Saturday, September 14, 2013

Things Are Happening


Hello folks,
  
The age when we dressed him up in dresses,
though there conveniently aren't any
pictures of that.
Kevin and his mom, 1991
          True to the title of this post, things are happening. It’s hard to believe that less than three weeks ago, I sat in my car in the parking lot of the grocery store, trying to process the news my mother told me: Hepatosplenic T-cell Non-Hodgkin’s Lymphoma. Most prognoses—eight months. No health insurance.
            Fortunately, Kevin has you, friends, family, and kind Internet followers here in the states and abroad. I pray that you still think about Kevin, that you don’t forget what he’s going through. And I pray, ultimately, that things get easier.
Kevin started chemo two weeks ago, on Thursday, and from what I’ve heard from friends and family, took it like a champ. He’s been tired and he’s not talking on the phone, but that’s to be expected, right? However, his lack of insurance is still an issue. The doctors almost did not let him go home to his family, because he could not afford to buy the necessary medications to live at home with his family, and was faced with the option of staying in the hospital and accruing more debt. Fortunately, his mother was able to help him this month, and went to fill his $800 prescription. Upon receiving her total, the cashier announced, “That’ll be $300.” Confused, my aunt asked if she was mistaken, and the cashier replied, “It’s been…discounted.”
Kevin's senior portrait
I don’t know if the medicine he needed was randomly on sale (do medicines go on sale?) or if some kind stranger contributed to this discount. Either way, I’m thankful, and my family is too. It’s these little things that I ask we band together for. It is a true blessing that Kevin qualifies for Maine Care, a state-sponsored medical relief fund. It hasn’t kicked in yet, but this program will assist with medical bills. However, travel and I believe medication are still up to him. Kevin will need to travel regularly to Boston, to go to a special cancer center to receive treatment. His mother would love to go with him. Plane tickets from Maine to Boston usually run about $350-$400. I feel like this, along with chipping in toward his monthly medications is an attainable goal.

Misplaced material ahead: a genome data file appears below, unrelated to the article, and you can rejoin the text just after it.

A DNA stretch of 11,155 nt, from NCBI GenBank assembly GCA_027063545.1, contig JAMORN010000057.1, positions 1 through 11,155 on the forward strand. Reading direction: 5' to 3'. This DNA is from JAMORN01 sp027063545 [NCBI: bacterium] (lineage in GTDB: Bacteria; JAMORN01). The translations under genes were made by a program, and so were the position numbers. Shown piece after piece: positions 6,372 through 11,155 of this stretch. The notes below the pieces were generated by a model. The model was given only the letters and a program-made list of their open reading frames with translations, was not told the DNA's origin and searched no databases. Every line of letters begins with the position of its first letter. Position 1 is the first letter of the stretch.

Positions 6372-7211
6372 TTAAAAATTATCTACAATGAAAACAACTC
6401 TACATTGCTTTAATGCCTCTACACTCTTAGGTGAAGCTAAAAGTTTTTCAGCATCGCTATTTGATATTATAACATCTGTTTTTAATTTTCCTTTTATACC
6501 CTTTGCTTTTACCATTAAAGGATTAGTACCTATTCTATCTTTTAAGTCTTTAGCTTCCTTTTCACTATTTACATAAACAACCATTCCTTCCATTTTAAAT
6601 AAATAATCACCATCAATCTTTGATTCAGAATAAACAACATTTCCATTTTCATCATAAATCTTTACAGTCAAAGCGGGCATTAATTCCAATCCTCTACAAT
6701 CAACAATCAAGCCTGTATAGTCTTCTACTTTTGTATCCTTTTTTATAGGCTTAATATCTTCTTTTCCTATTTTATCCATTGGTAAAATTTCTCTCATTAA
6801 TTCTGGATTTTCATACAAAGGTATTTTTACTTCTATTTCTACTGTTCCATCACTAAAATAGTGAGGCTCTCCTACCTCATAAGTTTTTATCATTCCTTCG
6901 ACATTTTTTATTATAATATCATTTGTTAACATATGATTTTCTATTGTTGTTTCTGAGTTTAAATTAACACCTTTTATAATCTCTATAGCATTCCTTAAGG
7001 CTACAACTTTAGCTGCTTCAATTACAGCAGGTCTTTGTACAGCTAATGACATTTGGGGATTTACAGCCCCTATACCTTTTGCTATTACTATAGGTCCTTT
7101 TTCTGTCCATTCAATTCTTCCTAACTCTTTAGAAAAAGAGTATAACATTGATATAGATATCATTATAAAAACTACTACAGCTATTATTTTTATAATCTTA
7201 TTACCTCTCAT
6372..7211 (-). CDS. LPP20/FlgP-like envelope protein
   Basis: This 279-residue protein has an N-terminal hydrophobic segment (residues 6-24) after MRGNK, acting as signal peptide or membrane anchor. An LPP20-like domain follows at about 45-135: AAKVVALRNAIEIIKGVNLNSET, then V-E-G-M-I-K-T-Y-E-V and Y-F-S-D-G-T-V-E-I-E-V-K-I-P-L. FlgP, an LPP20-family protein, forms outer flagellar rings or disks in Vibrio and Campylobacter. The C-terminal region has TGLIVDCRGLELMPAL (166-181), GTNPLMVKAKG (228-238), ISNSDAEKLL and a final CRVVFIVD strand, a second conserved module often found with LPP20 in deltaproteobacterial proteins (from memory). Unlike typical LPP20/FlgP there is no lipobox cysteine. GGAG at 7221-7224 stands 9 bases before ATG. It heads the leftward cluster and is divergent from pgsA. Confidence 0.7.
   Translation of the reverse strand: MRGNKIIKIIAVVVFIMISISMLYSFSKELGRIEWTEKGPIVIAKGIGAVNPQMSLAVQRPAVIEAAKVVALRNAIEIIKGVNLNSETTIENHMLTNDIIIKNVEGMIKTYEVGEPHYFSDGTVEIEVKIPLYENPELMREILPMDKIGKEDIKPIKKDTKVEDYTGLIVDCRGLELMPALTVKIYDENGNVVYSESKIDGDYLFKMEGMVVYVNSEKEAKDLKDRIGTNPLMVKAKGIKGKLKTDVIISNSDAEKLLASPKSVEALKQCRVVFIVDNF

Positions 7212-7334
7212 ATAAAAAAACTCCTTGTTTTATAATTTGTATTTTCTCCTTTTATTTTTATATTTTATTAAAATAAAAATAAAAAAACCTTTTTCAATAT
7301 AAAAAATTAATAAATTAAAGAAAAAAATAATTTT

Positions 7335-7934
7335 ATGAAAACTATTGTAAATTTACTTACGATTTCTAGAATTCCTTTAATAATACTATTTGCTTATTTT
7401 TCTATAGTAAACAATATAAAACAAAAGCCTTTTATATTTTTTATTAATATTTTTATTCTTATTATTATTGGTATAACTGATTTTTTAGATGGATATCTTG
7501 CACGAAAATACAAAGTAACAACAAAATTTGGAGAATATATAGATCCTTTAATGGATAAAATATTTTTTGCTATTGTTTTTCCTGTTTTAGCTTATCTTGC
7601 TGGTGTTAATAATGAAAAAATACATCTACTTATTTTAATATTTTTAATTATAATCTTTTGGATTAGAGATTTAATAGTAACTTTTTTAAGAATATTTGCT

I also want to take a moment to thank Kevin’s workplace, Tobey’s Grocery. They have been doing everything in their power to make Kevin’s life easier. They’ve funded a few medical procedures so far, and are selling awareness ribbons in the store to raise more funds. I am thankful for these kind-hearted people.
The past two weeks have been a roller coaster. I’ve applied to open a deposit only account for donations, and was approved by the bank. The account should be open in the next few days, and I’ll post a link when that happens.
Always positive, even through chemo.
My goal for a 5K, however, is a little more complicated. I’ve been struggling to find a location that is willing to host the event without wanting to make a profit off of our fundraiser. Though this is disheartening, I still want to push forward and do something. This may manifest in a different way, but I have confidence that God will provide an avenue to help.
Most of all, I thank everyone who’s had a part in praying or encouraging Kevin along this journey. My family is comforted by everyone’s support and willingness to help, and we hope this genuine love and kindness continues as Kevin moves forward.

All the best,
Ashley

Sunday, August 25, 2013

Kevin's Story


The Maine countryside--where we laughed, cried and played together. 
Growing up, my cousins and I were quintessential 90s kids. We would play hide and seek in my aunt’s basement, make up crazy stories, and each Christmas we performed skits with too many fart jokes that were only funny to us.

Ricky, Dan, Matt, Angel, Danielle, me, and Kevin. 

Ricky, the oldest, would write the skits and teach us to head bang properly to Kurt Cobain. Matt, the troublemaker, drew on my dolls and put my stuffed animals in the microwave. Dan, the levelheaded one, was quiet and easygoing. Angel was the glamour girl, and I looked up to the four years of life experience she had on me. Danielle, my sister, was the one who talked me into hiding under the bathroom sink during hide and seek (with the lights off), a decision I immediately regretted. And I, the slightly odd one, would tag along to be cool, cried a lot and always played “the crazy lady” during our skits.